1. Abortion rights group sues on behalf of women denied care in emergencies, By Frances Stead Sellers, The Washington Post, September 12, 2023, 7:33 AM The Center for Reproductive Rights on Tuesday filed legal actions in Tennessee, Idaho and Oklahoma on behalf of women who say they were denied abortion care in medical emergencies. The actions represent an escalation of the strategy the center used earlier this year in a Texas lawsuit arguing that exceptions to protect the life or health of the mother are unclear, jeopardizing the health of pregnant women.  Antiabortion groups accuse their opponents of exaggerating the risks to pregnant individuals, dismissing legal actions at the state level as “scare tactics” because abortion rights groups are losing the federal battle. What’s more, they said, broadly written exceptions could allow any abortion clinic to find a health exception to justify the procedure.  https://www.washingtonpost.com/health/2023/09/12/abortion-rights-lawsuit-medical-care/__________________________________________________________ 2. Archbishop Fernandez Warns Against Bishops Who Think They Can Judge ‘Doctrine of the Holy Father’, The Vatican’s new doctrinal chief also discusses his openness to same-sex Church blessings, shares his thoughts on the German Synodal Way, and explains his approach to safeguarding doctrine., By Edward Pentin, National Catholic Register, September 11, 2023, Interview The incoming prefect of the Dicastery for the Doctrine of the Faith has warned that bishops — both “progressive” and those from “traditionalist groups” — who think they have a “special gift of the Holy Spirit to judge the doctrine of the Holy Father” are on a road to “heresy” and “schism.” Speaking in response to a question on accepting Pope Francis’ magisterium, Cardinal-designate Archbishop Víctor Manuel Fernández told Register senior correspondent Edward Pentin in an exclusive Sept. 8 email interview that the Pope not only has a duty to guard and preserve the “static” deposit of faith, but also a second, unique charism, only given to Peter and his successors, which is “a living and active gift.” “I do not have this charism, nor do you, nor does Cardinal [Raymond] Burke. Today only Pope Francis has it,” said Archbishop Fernández who takes over from outgoing Spanish prefect Cardinal Luis Ladaria Ferrer this week and will be elevated to cardinal at a consistory on Sept. 30. Cardinal Burke recently wrote the preface of a book that was sharply critical of the upcoming Synod on Synodality and has often expressed concerns about some teaching of this pontificate. “Now, if you tell me that some bishops have a special gift of the Holy Spirit to judge the doctrine of the Holy Father, we will enter into a vicious circle (where anyone can claim to have the true doctrine) and that would be heresy and schism,” he said. The Argentinian archbishop, who reportedly ghostwrote Francis’ 2016 apostolic exhortation Amoris Laetitia, and has contributed to several other major papal documents, addressed several concerns in the interview, namely that pastoral practice is being separated from sound doctrine, the issue of “modernizing” the Church, and his stated openness to same-sex Church blessings. Cardinal-designate Fernandez, 61, said he had already given 40 media interviews since his appointment was announced in July and had not wished to give any more but kindly gave these brief answers to the Register via email. Regarding the German Synodal Way, he said the German Church “has serious problems and obviously has to think about a new evangelization,” but he distanced himself from that controversy, saying he knows “little about it” and instead preferred to stress his own “formula for dealing with the religious indifference of society” in the way he evangelized as a priest and bishop in Argentina.   https://www.ncregister.com/interview/exclusive-archbishop-fernandez-warns-against-bishops-who-think-they-can-judge-doctrine-of-the-holy-father__________________________________________________________ 3. Challengers seek rewrite of Missouri abortion-rights ballot measures, calling them misleading, By Summer Ballentine, Associated Press, September 11, 2023, 4:53 PM Abortion-rights advocates asked a judge on Monday to rewrite what they call misleading descriptions of several constitutional amendments on abortion that voters could see on Missouri’s 2024 ballot. Missouri is among several states, including Ohio, where abortion opponents are fighting efforts to ensure or restore access to the procedure following the fall of Roe v. Wade last year. In part, one of the Missouri petitions would amend the state’s constitution to ban government infringement on the “fundamental right to reproductive freedom, which entails the right to make and carry out decisions about all matters relating to reproductive health care.”  https://apnews.com/article/abortion-missouri-constitution-amendment-ballot-31e5d91121b0be6ae41548eb11f2e751__________________________________________________________ 4. Michigan Catholic group wins zoning fight over display of Stations of the Cross, By Jamey Keaten and Kirsten Grieshaber, Associated Press, September 11, 2023, 2:49 PM A Catholic group will be allowed to post religious displays along a privately owned “prayer trail” depicting the last day of Jesus, after a zoning fight with a local government in southeastern Michigan went all the way to a federal appeals court. The court ruled 3-0 in favor of the group and issued an injunction Monday, saying Genoa Township in Livingston County was likely violating the rights of Missouri-based Catholic Healthcare International, which controls the 40-acre wooded parcel. The township had said a special-use permit was needed because the project was the equivalent of a church building. The religious group objected but ultimately responded with a plan for a chapel and trail after spending thousands of dollars on the application. It was rejected.  https://apnews.com/article/catholic-prayer-trail-genoa-michigan-a73a0cf81460821be1a3982bd9d6961c__________________________________________________________ 5. Pope Francis meets to discuss Strickland resignation, By The Pillar, September 11, 2023, 1:01 PM At a meeting Saturday, Pope Francis discussed with Vatican officials the prospect of requesting the resignation of Bishop Joseph Strickland of the Diocese of Tyler, Texas, The Pillar has learned. The pope met Sept. 9 with Archbishop Robert Prevost, OSA, head of the Dicastery for Bishops, and Archbishop Christophe Pierre, apostolic nuncio to the United States – both cardinals-elect.  “The situation of Bishop Strickland is the agenda,” one senior official close to the dicastery told The Pillar, “and the expectation is that the Holy Father will be requesting his resignation — that will certainly be the recommendation put to him.” While noting that the papal audience did not exclusively concern the Bishop of Tyler, who has previously accused the pope of having a “program [for] undermining the Deposit of Faith,” the official said that Strickland’s case was set to be the “primary point of discussion.”  If Strickland is encouraged to resign, it is not clear how he would respond to such an invitation.  https://www.pillarcatholic.com/p/pope-francis-meets-to-discuss-strickland__________________________________________________________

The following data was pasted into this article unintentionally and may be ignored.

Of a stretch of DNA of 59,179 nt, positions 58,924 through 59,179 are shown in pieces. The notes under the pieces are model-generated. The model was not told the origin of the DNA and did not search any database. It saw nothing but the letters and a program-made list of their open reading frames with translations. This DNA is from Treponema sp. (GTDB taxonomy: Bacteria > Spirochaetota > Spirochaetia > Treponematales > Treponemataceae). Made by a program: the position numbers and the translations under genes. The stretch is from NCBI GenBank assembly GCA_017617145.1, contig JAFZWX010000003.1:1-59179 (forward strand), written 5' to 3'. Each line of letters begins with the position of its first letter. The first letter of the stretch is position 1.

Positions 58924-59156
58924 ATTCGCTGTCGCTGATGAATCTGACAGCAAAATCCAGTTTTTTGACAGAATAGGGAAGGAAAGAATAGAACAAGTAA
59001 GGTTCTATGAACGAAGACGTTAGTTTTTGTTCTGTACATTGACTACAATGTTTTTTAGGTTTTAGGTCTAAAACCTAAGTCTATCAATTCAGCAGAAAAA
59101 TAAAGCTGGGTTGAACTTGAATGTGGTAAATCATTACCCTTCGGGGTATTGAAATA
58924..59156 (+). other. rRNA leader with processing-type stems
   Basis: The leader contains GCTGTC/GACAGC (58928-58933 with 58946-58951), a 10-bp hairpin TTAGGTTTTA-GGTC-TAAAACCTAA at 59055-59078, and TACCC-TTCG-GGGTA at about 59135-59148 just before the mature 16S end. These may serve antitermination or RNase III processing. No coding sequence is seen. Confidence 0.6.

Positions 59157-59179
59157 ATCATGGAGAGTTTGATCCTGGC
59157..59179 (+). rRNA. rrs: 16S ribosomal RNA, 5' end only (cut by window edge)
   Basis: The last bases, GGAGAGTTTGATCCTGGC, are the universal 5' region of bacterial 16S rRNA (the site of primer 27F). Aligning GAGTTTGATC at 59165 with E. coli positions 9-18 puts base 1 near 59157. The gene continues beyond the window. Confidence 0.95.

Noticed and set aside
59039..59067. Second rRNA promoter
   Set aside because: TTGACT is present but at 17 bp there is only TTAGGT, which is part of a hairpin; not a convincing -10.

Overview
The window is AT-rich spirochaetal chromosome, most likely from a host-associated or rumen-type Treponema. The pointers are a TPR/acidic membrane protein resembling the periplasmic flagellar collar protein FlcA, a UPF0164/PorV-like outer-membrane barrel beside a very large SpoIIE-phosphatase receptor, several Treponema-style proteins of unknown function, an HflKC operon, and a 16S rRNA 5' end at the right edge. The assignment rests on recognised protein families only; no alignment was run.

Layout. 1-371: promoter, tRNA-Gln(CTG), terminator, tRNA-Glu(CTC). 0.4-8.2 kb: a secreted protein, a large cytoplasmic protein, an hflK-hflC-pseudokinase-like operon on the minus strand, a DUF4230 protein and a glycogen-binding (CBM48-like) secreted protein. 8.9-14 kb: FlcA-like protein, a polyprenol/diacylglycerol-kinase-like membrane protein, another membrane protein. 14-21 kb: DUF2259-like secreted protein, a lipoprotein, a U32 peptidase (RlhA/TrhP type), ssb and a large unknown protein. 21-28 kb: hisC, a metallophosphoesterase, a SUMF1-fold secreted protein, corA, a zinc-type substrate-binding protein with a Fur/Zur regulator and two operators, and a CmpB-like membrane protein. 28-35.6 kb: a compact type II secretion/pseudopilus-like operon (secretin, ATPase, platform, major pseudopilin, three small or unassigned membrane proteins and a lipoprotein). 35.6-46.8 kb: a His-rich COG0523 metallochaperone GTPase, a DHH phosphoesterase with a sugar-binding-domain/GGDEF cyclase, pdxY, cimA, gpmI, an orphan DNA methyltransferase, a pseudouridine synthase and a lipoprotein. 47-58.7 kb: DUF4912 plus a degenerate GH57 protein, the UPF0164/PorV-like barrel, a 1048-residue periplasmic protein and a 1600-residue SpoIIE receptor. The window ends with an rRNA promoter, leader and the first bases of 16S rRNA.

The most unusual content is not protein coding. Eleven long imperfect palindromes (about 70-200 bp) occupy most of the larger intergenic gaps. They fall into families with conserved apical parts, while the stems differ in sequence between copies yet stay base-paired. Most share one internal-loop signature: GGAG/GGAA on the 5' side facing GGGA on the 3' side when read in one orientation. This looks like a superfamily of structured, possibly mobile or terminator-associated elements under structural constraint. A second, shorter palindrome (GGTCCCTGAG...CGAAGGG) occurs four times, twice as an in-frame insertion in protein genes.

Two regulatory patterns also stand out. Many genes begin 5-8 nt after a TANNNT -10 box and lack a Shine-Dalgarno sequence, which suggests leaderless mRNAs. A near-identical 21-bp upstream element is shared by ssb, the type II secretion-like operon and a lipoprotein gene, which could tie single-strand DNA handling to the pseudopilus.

TCA Media Monitoring provides a snapshot from national newspapers and major Catholic press outlets of coverage regarding significant Catholic Church news and current issues with which the Catholic Church is traditionally or prominently engaged. The opinions and views expressed in the articles do not necessarily reflect the views of The Catholic Association.